Speaking Up in the Workplace

Speaking Up in the Workplace

Promoting Idea-Sharing as a Way to Energize Employees

Speaking up is a desirable behavior in the workplace. Great workplace cultures not only want employees to speak up with ideas or concerns, but encourage an environment where employees feel comfortable doing so.

Speaking up, however, often incites the need for a “prohibitive” voice, which can cause unintended outcomes. In a recent study from Michigan State University, Szu-Han (Joanna) Lin and Russell E. Johnson studied the effects of different kinds of speech in employees, and found that expressing concern and criticism (prohibitive voice) was more mentally taxing than suggesting ideas for improvement (promotive voice). This mental fatigue led employees to an increased reluctance to speak up again at a later opportunity. On the flip side, speaking up with ideas instead of concerns seemed to reduce employee’s fatigue.

Along with the subsequent effects of using promotive vs. prohibitive voice, the personalities that prompted each voice were studied. Research concluded that a strong promotion-focused personality (those motivated by new opportunities and the potential for gain) predicted increases in promotive voice, and also (on a much smaller scale), increases in prohibitive voice. On the other hand, having a strong prevention-focused personality (those more motivated by avoiding risk and loss), only predicted increases in prohibitive voice.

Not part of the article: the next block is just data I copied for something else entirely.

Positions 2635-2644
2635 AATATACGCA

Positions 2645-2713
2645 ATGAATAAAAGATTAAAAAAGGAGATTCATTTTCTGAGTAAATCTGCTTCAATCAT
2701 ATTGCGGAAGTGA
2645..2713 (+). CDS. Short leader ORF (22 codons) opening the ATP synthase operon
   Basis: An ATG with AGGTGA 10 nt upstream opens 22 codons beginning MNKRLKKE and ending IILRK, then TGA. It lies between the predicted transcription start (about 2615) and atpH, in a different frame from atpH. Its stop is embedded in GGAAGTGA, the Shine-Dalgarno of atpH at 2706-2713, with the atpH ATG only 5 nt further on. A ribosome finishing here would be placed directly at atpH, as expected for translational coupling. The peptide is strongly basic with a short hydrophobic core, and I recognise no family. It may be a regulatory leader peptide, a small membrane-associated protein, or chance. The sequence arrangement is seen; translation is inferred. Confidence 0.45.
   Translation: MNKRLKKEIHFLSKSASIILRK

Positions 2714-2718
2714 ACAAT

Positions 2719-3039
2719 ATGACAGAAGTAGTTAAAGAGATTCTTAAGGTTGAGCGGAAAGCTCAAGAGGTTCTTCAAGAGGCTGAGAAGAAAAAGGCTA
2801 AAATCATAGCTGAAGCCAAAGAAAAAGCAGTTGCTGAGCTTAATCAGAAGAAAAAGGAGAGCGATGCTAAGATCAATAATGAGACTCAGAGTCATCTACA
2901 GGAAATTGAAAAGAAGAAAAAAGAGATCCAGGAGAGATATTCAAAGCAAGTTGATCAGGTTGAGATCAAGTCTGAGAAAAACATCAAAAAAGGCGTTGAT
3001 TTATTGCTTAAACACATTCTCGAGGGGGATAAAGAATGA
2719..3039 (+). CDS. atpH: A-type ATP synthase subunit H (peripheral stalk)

Applying Results to Your Workplace Culture

This study reminds us that the language and approach used to encourage “speaking up” matter. Does your organization ask employees to bring up concerns or problems (prohibitive), or does it source their ideas and suggestions (promotive) for improvement?

Proactively asking employees for feedback strengthens trust in the employer/employee relationship by showing a genuine interest in their ideas, and offers the added benefit of increasing employee buy-in to solutions or changes (i.e., increased adoption; decreased resistance) because the employees thought of the ideas themselves.

At recognized Fortune 100 Best Companies to Work For®, an average of 81% of employees believe “management genuinely seeks and responds to suggestions and ideas.” Consider how you or your employees “speak up” within your workplace. An easy solution to reducing fatigue and improving involvement might just be proactively encouraging a positive, promotive voice.